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Greg Hettmansberger
Dane101, December 2010

For something that could fit inside a Christmas stocking, try the 2-CD set of Chopin featuring Jorge Bolet. It is getting easier to overlook the Cuban-born pianist who died twenty years ago, and who didn’t come to real international prominence until relatively late in his life. On Newton Classics he performs both Chopin piano concertos with Charles Dutoit and the Montreal Symphony (No. 1 in particular should melt you even on these too-frequent below-zero days!), and the second disc contains the four Ballades, the rife with sighs “Barcarolle” and the “Fantaisie in F minor.”

International Record Review, November 2010

Jorge Bolet recorded the concertos with the Orchestre Symphonique de Montréal and Charles Dutoit in 1989. These are spacious readings notable for some lovely quiet playing, but I’m not sure if these youthful works are best served by a pianist who lingers quite so fondly. Bolet is a pianist of immense distinction, but there’s sometimes a sense of flagging momentum here. The same is true of the second disc. Bolet’s nobly conceived Ballades, along with the Fantaisie, Op. 49 and the Barcarolle, are played very sensitively and the sound is beguiling, even if the musical flow seems becalmed at times. However, there’s no shortage of individuality about these performances, especially if you like expansive Chopin.

Jessica Duchen
BBC Music Magazine, October 2010


A mixed bag, or maybe an acquired taste: Bolet’s Chopin playing has some stunning moments of eloquence, but sometimes longs for a more fleet-fingered facility

Le Journal de Montréal, August 2010

Un doublé cette semaine qui ressemble fort à un couronnement, avec deux magnifiques enregistrements de l’orchestre symphonique de Montréal sous la direction de Charles Dutoit. Depuis longtemps disparu des bacs de disquaires, le premier (1986 et 1989) nous fait redécouvrir l’acoustique de l’église de Saint-Eustache avec le pianiste cubain Jorge Bolet, qui tient de bout en bout de façon très classique les concertos pour piano de Chopin. Intense, un peu académique, mais oh combine soutenu. La deuxième mouture, beaucoup plus massive, nous entraine sur un chemin de prédilection du maestro soit l’univers de Stravinsky. Mélomanes, amis collectionneurs et néophytes, précipitez-vous de ce pas chez votre disquaire. Dutoit y développe une imagination sans bornes, relayée par une exactitude sans faille et une puissance expressive dont l’OSM, sous ce chef à la poigne d’acier, pouvait s’enorgueillir., August 2010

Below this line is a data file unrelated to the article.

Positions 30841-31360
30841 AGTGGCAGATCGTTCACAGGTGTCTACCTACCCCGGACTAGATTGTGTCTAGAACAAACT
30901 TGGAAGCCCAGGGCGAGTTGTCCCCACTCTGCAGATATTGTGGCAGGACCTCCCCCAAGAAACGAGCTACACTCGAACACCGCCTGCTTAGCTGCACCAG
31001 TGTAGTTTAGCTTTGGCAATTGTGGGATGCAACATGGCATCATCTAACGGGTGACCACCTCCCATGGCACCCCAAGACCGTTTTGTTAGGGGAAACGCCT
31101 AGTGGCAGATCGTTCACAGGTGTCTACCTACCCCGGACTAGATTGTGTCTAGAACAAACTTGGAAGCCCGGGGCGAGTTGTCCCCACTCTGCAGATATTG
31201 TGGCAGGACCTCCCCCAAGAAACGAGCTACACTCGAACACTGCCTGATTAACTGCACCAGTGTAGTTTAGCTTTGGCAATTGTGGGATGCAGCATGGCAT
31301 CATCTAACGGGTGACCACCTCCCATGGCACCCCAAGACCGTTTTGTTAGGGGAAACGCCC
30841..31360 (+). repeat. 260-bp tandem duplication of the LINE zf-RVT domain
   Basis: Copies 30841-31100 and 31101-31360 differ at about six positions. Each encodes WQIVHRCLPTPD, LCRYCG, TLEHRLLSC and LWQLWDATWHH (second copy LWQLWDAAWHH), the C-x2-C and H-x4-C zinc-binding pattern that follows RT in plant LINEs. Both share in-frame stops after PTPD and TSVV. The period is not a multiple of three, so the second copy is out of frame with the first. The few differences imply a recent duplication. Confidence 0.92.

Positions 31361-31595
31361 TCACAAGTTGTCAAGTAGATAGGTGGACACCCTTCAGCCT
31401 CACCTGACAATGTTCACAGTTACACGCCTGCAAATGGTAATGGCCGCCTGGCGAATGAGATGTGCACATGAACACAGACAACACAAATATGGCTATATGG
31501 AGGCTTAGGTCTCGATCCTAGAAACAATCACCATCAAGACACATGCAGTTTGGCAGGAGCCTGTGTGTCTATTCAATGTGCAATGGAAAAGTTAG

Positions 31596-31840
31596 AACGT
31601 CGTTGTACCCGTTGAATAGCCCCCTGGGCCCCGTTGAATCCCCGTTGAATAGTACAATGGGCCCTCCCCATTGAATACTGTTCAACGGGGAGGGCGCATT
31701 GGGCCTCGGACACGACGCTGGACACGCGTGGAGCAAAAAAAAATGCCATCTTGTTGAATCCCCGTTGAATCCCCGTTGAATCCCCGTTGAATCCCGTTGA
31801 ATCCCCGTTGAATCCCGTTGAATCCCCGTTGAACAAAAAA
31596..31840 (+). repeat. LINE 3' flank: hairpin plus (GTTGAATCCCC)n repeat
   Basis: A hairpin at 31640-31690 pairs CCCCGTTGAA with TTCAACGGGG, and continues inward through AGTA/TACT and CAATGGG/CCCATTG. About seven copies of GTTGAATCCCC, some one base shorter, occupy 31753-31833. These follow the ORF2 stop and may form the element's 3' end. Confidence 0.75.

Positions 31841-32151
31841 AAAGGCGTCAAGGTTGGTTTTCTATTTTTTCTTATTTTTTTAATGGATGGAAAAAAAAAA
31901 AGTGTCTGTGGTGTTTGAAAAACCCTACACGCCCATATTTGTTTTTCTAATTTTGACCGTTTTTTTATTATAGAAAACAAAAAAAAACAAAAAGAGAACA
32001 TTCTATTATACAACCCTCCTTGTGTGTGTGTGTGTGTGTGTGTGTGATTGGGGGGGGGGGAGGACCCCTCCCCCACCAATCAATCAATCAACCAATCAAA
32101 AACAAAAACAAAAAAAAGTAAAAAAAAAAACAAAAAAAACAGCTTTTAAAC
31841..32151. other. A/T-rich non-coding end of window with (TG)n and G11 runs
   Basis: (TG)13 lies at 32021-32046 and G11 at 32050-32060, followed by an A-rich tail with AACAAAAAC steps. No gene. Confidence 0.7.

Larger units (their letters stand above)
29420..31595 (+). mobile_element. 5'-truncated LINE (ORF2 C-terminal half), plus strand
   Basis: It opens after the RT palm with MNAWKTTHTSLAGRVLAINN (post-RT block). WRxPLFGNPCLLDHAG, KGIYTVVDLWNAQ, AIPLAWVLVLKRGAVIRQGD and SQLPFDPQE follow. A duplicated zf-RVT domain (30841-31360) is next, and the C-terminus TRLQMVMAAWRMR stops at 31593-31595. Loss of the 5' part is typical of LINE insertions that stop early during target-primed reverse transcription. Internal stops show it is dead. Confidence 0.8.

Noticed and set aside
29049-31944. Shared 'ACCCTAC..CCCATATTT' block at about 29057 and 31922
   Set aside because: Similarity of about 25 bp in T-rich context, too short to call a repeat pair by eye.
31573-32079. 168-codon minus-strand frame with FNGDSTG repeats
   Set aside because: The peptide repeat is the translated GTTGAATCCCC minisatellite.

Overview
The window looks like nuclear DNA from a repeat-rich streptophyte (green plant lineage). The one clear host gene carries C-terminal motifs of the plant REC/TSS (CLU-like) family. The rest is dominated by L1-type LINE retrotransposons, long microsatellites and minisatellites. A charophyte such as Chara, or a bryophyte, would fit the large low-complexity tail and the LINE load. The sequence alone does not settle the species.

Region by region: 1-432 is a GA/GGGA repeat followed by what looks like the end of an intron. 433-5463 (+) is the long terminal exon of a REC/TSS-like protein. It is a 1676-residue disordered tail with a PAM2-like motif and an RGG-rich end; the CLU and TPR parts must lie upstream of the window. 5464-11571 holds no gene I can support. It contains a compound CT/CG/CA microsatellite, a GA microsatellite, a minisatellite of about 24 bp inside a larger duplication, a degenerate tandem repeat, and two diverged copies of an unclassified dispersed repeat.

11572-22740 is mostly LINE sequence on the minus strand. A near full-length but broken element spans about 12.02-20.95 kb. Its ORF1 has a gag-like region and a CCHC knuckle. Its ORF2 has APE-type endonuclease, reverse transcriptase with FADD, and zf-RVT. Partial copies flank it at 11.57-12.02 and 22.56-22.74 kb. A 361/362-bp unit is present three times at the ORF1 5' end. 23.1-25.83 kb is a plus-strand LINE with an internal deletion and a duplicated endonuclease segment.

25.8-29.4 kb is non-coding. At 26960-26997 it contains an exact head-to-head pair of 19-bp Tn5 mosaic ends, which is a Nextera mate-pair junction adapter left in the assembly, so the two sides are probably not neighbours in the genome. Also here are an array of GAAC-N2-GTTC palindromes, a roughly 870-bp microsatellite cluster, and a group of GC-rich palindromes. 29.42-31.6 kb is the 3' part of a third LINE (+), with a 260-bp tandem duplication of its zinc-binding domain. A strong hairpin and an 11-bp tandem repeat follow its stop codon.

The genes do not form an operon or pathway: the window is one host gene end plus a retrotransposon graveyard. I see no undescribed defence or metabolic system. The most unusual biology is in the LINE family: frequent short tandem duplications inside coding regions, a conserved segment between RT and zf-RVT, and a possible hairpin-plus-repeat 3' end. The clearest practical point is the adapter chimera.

The contrast between the Brahms Ballades and those of Chopin on the two-CD Jorge Bolet release is a fascinating one. It is not just how different the pieces themselves are—each set encapsulates its composer in many ways, and Chopin’s lyricism is a far cry from Brahms’ intensity and near-stolidity. But there is also a tremendous difference in approach between Kovacevich and Jorge Bolet (1914-1990). The Chopin set is all-digital in origin and represents, in the concertos, some of Bolet’s latest work, recorded in 1989 (the shorter pieces date to 1986). Bolet’s late recordings with Charles Dutoit and Orchestre Symphonique de Montréal were among the best of his career: elegant, balanced, emotive, clear and poised. The Chopin concertos flow gorgeously here, and their well-known propensity for giving the orchestra little to do becomes irrelevant as Dutoit uses everything that Chopin does provide to the fullest possible extent. Bolet was an iconoclast in his time, insisting on using Baldwin and Bechstein pianos when most other artists opted (as they still do) for Steinways. This sort of dispute is the stuff of musical trivia, except to the extent that it affects how performances sound. Bolet’s Chopin sounds simply wonderful. He plays with commitment and intensity, fully understanding the romanticism of the music without going overboard into mere display or undue emotionalism. He was an exceptional pianist, and this two-CD set will likely make fans of those who do not already know his work., July 2010

From Decca’s catalogue, these searchingly-imperious accounts of the solo pieces are leavened with tenderness and flexibility, Jorge Bolet (1914–90) bequeathing us Chopin of high romance and deeply expression; some very special playing, richly sounded. The concertos are given imposing performances, Charles Dutoit and the Montreal offering vibrant and sensitive support to Bolet’s nicely-matured, grand-mannered display, ornate and authoritative.

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7:21:37 PM, 3 May 2015
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